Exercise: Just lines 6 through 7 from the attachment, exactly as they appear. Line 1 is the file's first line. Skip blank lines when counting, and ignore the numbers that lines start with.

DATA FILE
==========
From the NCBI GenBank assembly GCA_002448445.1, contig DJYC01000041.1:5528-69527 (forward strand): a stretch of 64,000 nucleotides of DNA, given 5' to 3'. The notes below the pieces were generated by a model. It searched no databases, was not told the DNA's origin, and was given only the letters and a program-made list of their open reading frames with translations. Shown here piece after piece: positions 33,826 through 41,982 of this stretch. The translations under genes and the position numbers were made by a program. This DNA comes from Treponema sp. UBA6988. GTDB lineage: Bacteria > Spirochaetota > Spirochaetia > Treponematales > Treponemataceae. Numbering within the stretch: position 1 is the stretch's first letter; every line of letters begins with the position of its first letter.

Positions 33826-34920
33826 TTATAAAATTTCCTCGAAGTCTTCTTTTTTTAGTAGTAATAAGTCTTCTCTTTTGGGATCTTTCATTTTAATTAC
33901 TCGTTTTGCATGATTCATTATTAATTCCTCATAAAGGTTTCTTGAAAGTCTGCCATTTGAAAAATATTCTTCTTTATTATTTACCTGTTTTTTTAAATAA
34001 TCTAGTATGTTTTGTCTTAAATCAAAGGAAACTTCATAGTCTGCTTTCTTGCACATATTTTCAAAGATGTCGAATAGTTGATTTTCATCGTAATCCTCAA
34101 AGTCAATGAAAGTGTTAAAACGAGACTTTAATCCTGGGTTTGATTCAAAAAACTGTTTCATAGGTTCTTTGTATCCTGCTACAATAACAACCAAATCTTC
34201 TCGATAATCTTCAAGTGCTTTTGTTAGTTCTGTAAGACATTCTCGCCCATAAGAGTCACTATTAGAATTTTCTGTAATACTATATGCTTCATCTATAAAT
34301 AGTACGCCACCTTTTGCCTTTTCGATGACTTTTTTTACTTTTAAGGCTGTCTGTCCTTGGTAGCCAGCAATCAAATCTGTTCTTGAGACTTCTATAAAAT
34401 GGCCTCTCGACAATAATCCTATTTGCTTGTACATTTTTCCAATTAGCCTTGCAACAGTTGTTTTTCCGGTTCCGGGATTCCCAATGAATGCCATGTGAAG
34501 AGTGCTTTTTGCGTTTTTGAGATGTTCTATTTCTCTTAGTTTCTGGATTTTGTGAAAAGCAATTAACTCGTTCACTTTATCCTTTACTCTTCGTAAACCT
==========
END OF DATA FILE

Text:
34101 AGTCAATGAAAGTGTTAAAACGAGACTTTAATCCTGGGTTTGATTCAAAAAACTGTTTCATAGGTTCTTTGTATCCTGCTACAATAACAACCAAATCTTC
34201 TCGATAATCTTCAAGTGCTTTTGTTAGTTCTGTAAGACATTCTCGCCCATAAGAGTCACTATTAGAATTTTCTGTAATACTATATGCTTCATCTATAAAT